'The War on Crime is the Only Battle in Which the Black Community Has Not Been Enlisted': Black Agency and Alternatives to the Carceral State
Posted: 23 Oct 2013
Date Written: October 22, 2013
“The war on crime has been one of the few battles in our history in which the black community has not been enlisted...then and now, on urban fronts throughout the country thousands of poor and black people continue to be disproportionately victimized by crime… Crime prevention, however, is a very high priority in the black community, as those of us who are of and in it know.” So remarked the director of the National Urban League’s Administration of Justice, Robert Woodson, at congressional hearings on crime in 1976. Our paper asks: what role, if any, did indigenous black organizations play in responding to crime and the politics around crime during the 1960s, 1970s, and 1980s? Existing scholarship suggests that during a pitched rise in crime in the 1970s, black politicians and community leaders either stayed silent or endorsed punitive measures, following a “politics of respectability” logic. By contrast, we explore a road not traveled in crime control policy. In the midst of the rise of law-and-order politics, a Black elite movement for community-based crime control developed. Supporters of this movement were neither silent nor punitive; rather, they were deeply concerned with crime and violence and developed a comprehensive alternative that would strike at its roots. Drawing on original archival material from the papers of the Urban League, along with analysis of historical black newspapers, congressional testimony, interviews, and bibliographies, we investigate community-based crime control at multiple levels of American government. John Conyers and the Congressional Black Caucus consistently supported community control in law-and-order debates in Congress in the 1970s, though they mostly failed to pass or were inadequately funded. Meanwhile, several community crime control organizations existed in Black communities across the country. We examine the Community Assistance Project in Chester, PA, a free bail and conflict resolution program under the umbrella of the National Urban League. By studying this movement, we show that the politics around crime were more varied than most accounts allow; more importantly, however, is that black grassroots activism could and did propose an alternative to the expansion of the carceral state.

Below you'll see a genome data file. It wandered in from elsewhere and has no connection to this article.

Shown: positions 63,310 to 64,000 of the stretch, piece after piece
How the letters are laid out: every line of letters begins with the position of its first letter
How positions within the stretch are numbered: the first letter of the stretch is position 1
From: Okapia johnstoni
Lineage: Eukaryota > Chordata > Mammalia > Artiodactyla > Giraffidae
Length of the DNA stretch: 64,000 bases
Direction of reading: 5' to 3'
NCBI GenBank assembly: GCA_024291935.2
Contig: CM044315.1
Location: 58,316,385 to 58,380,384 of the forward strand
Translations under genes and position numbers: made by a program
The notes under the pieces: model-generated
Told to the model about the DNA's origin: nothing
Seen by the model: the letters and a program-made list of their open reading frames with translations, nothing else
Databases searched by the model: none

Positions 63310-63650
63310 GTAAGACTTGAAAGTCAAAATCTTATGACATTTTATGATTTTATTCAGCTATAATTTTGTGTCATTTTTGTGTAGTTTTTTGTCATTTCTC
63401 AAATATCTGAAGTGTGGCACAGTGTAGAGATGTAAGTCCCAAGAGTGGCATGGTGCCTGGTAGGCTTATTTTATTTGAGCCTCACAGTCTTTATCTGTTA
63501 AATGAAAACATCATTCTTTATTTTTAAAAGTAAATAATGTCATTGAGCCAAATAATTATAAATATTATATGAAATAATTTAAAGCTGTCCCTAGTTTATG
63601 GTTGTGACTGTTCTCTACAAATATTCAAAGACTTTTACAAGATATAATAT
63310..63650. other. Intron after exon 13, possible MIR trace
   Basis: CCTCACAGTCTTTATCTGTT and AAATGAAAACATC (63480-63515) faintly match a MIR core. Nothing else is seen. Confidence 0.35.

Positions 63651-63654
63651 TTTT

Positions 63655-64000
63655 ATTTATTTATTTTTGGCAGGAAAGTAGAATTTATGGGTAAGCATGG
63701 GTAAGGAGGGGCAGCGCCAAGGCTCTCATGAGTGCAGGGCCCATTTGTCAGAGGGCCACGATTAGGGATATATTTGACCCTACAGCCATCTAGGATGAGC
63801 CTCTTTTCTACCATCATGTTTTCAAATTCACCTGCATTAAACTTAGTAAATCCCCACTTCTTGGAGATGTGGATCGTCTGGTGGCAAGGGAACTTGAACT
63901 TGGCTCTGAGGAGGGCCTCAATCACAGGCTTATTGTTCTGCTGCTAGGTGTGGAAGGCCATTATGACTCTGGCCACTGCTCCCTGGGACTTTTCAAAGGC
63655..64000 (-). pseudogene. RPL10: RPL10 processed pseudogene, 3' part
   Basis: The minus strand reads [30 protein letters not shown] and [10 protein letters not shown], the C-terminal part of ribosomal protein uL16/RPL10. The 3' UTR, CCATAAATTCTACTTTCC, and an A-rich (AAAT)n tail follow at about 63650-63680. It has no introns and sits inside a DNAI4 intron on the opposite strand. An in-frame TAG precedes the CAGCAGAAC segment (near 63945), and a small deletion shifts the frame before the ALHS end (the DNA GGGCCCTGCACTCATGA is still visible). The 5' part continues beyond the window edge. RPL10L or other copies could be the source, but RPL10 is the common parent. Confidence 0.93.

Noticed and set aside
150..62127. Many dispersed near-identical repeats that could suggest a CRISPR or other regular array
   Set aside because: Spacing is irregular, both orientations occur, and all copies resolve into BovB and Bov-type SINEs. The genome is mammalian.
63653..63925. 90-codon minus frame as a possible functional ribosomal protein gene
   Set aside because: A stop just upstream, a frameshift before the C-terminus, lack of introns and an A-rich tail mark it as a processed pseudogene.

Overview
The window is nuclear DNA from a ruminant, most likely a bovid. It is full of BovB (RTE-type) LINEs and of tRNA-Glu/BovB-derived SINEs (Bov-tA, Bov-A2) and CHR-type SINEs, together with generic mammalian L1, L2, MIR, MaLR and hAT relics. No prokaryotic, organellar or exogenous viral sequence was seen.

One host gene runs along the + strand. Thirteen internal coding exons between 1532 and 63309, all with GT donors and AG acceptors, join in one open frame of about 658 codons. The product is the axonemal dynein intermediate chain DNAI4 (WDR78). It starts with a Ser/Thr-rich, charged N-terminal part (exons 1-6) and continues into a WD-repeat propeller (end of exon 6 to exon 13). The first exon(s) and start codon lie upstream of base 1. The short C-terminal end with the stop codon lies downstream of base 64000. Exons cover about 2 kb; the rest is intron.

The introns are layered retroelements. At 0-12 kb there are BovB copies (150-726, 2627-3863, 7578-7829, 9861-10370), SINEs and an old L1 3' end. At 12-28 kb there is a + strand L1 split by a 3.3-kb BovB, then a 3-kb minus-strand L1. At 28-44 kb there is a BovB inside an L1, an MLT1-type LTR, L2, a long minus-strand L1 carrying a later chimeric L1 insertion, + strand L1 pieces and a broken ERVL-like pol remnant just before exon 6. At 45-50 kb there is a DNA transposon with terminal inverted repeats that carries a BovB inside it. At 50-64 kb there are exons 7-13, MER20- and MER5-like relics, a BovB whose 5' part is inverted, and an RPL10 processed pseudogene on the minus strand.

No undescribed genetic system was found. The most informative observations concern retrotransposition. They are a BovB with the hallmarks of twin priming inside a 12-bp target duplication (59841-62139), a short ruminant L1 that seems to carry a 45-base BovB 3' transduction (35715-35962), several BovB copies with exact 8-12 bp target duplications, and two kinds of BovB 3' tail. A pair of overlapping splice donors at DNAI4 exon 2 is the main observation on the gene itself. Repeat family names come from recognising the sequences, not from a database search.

Keywords: criminal justice, black politics, war on crime, Urban League
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